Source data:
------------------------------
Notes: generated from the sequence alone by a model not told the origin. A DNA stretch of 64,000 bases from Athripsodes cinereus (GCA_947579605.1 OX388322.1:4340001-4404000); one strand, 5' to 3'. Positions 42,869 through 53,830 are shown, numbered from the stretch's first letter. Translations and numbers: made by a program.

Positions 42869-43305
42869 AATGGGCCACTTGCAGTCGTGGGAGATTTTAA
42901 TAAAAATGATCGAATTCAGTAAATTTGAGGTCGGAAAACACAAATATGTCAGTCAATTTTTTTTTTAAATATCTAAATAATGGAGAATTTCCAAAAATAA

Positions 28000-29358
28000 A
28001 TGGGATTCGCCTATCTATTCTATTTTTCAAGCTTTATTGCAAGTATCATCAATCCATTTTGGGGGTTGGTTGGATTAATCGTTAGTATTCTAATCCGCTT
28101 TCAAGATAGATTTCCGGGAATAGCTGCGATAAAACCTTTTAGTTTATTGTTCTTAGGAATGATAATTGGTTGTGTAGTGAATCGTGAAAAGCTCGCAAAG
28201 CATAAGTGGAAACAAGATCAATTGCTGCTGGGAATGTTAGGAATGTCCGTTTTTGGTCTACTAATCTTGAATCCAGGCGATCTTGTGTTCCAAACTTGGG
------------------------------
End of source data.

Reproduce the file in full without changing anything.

Notes: generated from the sequence alone by a model not told the origin. A DNA stretch of 64,000 bases from Athripsodes cinereus (GCA_947579605.1 OX388322.1:4340001-4404000); one strand, 5' to 3'. Positions 42,869 through 53,830 are shown, numbered from the stretch's first letter. Translations and numbers: made by a program.

Positions 42869-43305
42869 AATGGGCCACTTGCAGTCGTGGGAGATTTTAA
42901 TAAAAATGATCGAATTCAGTAAATTTGAGGTCGGAAAACACAAATATGTCAGTCAATTTTTTTTTTAAATATCTAAATAATGGAGAATTTCCAAAAATAA

Positions 28000-29358
28000 A
28001 TGGGATTCGCCTATCTATTCTATTTTTCAAGCTTTATTGCAAGTATCATCAATCCATTTTGGGGGTTGGTTGGATTAATCGTTAGTATTCTAATCCGCTT
28101 TCAAGATAGATTTCCGGGAATAGCTGCGATAAAACCTTTTAGTTTATTGTTCTTAGGAATGATAATTGGTTGTGTAGTGAATCGTGAAAAGCTCGCAAAG
28201 CATAAGTGGAAACAAGATCAATTGCTGCTGGGAATGTTAGGAATGTCCGTTTTTGGTCTACTAATCTTGAATCCAGGCGATCTTGTGTTCCAAACTTGGG